In my time in politics in the last 35 years, I don’t remember a situation when we were more divided, not just internally in America, but more divided in terms of the global communication, the global community and the fact that each nation has its own set of priorities, and it is not willing to compromise.

In these travels that I’ve taken over the last 90 days, it’s been very depressing for me to see how the U.S. has lost its leadership level. And I, you cannot just blame it on Joe Biden. This has been happening over the last few years. The sense that this America first policy had really alienated other countries.

But the combination of Trump’s go it alone policy, and Joe Biden is doing exactly the same thing just from a different perspective, has made the rest of the world wonder whether America really is fit to lead. 

In Britain, they always use the phrase “fit for purpose”. And I don’t know, as someone who studies public opinion and understands politics as it works, I don’t know what America’s purpose is right now. And the rest of the world clearly doesn’t either.

(Frank standing in front of a chained-up building.)

This is the way Italy used to be. And one wonders what’s going to happen to the west. 

Part of my job as a pollster is to be following elections, not just in the U.S., but across the globe. So if I can share with you, it’s particularly appropriate in a place like this. In Italy, the government seems to be stable, which is important because they suffered the most from COVID. They were given an additional, a $15 billion bailout, Euro, actually 15 Euro bailout. And if they can demonstrate that they can spend it wisely, it’ll send a message to the rest of Europe. If they fail at that, I don’t know what happens to the governments.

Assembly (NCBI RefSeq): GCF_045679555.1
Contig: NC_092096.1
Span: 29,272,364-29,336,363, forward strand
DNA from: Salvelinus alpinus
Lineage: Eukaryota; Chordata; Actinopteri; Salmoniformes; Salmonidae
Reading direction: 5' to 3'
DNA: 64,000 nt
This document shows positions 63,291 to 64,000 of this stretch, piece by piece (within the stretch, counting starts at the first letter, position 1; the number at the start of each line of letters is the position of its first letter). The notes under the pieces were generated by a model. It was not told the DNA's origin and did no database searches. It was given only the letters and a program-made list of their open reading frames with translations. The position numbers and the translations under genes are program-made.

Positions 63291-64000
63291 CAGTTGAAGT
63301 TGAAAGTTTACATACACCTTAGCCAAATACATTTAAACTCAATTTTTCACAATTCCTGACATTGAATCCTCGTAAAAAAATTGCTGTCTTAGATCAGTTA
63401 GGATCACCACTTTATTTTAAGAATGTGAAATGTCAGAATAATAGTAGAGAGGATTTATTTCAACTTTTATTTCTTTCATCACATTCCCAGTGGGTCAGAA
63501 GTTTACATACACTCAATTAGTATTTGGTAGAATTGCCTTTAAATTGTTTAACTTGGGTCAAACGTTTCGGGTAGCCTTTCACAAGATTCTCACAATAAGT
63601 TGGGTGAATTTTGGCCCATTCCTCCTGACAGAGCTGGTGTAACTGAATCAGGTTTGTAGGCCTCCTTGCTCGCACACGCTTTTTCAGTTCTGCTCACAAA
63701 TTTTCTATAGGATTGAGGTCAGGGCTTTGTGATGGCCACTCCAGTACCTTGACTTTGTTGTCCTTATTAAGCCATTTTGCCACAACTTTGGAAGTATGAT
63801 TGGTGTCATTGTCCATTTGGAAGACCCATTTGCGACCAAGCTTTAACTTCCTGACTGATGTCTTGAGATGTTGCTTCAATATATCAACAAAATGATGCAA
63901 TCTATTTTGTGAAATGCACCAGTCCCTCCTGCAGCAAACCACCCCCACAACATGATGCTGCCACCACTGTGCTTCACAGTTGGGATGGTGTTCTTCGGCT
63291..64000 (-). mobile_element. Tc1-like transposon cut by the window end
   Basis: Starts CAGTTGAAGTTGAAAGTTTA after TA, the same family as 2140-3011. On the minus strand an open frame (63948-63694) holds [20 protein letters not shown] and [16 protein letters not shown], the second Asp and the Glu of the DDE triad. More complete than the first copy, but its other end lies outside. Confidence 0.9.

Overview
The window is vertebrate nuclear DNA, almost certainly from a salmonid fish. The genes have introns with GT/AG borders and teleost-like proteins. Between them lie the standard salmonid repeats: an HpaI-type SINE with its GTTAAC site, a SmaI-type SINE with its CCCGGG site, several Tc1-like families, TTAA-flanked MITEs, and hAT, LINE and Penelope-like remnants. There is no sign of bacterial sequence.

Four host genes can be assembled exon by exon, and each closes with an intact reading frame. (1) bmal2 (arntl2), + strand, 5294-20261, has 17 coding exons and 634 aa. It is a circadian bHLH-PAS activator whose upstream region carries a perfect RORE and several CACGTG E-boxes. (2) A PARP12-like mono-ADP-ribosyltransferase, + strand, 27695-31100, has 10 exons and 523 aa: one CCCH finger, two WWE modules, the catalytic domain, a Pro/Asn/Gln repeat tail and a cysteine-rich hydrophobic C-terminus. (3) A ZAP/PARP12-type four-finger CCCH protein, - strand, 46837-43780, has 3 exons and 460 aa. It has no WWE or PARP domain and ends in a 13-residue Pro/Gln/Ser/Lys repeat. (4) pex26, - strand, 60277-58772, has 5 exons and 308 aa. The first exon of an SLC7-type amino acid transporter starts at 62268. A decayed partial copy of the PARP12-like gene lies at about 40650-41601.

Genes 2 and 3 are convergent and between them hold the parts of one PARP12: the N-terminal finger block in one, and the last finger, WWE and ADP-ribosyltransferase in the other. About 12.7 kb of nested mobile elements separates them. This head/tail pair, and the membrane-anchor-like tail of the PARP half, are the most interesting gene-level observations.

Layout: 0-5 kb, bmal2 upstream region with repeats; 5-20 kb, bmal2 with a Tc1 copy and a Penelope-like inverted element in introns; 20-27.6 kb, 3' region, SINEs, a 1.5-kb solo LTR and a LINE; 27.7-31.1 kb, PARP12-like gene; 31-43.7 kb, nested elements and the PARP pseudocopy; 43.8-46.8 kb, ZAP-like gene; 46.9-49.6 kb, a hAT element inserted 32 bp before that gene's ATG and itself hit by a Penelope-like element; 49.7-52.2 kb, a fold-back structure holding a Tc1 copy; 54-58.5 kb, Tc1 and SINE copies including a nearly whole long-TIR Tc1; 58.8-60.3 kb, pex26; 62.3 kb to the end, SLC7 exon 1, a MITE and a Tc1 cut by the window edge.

You’ve got the imminent elections in Germany where Angela Merkel, who has been a fixture for the last decade disappears and what is likely to happen in her wake is instability and insecurity that right now, the left and the right in Germany are split dead even just as it is in the U.S. And that is very problematic. The outcome – Germany plays the lead role in the European economy, and it is people that are wondering whether or not it will be able to continue that in the post-Merkel era.

In France, they are now within a year of that election. And Macron, one of the reasons why I believe he’s been, he has taken center stage in the global discussion about national security is because he’s having trouble in his own country, coalescing support from the right of center, center, and left of center. And so he’s using his frustration with the U.S. and with Australia as a way to galvanize his own popularity in Paris.